Dash (not bash!)

count=0
while read line ; do
    [ "$line" = "" ] && [ "$prev" = 'msgstr ""' ] && true $((count=count+1))
    prev="$line"
  done <poFile
echo $count
2

Based on perl sample, this work on both and

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Try:

grep -c '^""$'

it counts the lines where the only content is two ".

EDIT:

Following from your comment I see that the above does not meet your needs. To perform a multi-line match you could use GNU grep in the following way:

grep -Pzo '^msgstr ""\n\n' en.po | grep -c msgstr

This was tested and found to work using GNU grep 2.14. I however do not know if GNU grep is standard enough for you.

Explanation of 1st grep:

-P activate the Perl regex extension.

-z replace the newline at the end of line with a null, allowing grep to keep track of new lines.

-o print 'only-matching', required because -z is in use; otherwise we'd print the whole file.

Explanation of 2nd grep:

-c count the number of lines matching, in this case msgstr. This has to be in a separate grep statement as -c would return 1 if used with -z.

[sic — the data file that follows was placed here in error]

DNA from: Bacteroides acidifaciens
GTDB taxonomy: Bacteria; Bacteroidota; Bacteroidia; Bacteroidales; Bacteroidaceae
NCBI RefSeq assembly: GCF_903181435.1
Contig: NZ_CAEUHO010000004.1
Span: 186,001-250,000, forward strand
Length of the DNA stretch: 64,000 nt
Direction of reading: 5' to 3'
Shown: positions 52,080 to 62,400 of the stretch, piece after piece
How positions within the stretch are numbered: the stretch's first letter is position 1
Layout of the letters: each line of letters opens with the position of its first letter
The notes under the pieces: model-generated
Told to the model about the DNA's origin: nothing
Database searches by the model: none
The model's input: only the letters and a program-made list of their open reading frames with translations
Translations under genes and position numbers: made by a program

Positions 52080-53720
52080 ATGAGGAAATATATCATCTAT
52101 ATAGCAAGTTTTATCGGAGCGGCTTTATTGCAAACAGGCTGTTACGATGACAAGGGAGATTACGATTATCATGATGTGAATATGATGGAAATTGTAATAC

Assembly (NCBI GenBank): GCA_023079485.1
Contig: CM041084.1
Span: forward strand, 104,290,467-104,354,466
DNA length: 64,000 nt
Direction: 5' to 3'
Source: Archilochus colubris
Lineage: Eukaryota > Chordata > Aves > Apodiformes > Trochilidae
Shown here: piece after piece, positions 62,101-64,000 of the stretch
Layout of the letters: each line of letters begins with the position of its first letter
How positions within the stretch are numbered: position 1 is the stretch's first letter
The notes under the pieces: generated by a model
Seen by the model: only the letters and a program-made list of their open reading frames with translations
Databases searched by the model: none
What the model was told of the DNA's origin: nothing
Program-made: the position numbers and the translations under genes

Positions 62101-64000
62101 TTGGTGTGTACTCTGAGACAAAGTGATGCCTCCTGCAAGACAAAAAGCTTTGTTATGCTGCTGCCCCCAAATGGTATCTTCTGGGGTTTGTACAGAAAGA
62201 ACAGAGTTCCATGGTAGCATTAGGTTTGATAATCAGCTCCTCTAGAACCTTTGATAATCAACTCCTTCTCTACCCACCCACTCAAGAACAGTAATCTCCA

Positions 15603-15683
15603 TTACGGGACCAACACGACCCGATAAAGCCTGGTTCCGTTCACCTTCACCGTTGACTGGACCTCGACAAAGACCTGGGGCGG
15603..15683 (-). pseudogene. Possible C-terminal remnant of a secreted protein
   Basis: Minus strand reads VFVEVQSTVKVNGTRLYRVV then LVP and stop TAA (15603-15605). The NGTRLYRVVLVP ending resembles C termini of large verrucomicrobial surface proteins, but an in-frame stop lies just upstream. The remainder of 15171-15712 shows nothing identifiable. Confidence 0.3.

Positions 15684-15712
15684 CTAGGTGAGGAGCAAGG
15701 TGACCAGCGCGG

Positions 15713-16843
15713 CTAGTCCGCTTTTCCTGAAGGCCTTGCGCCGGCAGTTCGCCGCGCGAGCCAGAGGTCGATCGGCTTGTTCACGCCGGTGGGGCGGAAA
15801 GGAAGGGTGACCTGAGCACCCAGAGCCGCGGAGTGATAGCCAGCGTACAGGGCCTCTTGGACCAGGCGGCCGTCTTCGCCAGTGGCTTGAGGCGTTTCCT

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msgstr "" - this is a line for non translated string. And it would not count with such grep invocation. –  Sergey P. aka azure Jan 25 '13 at 20:22
    
grep -Pzo '^msgstr ""\n\n' language/locale/en_US/LC_MESSAGES/messages.po | grep -c msgstr 0 And file contains many string but no translations. Example: msgid "User Name" msgstr "" msgid "Password" msgstr "" msgid "Forgot Password ?" msgstr "" –  Sergey P. aka azure Jan 29 '13 at 14:02
    
Does grep -Pzo '^msgstr ""\n\n' language/locale/en_US/LC_MESSAGES/messages.po produce any output? If not try and revise the seach string ^msgstr ""\n\n, starting with removing the requirement for there to be no text before msgstr (remove the ^). –  imp25 Jan 29 '13 at 14:38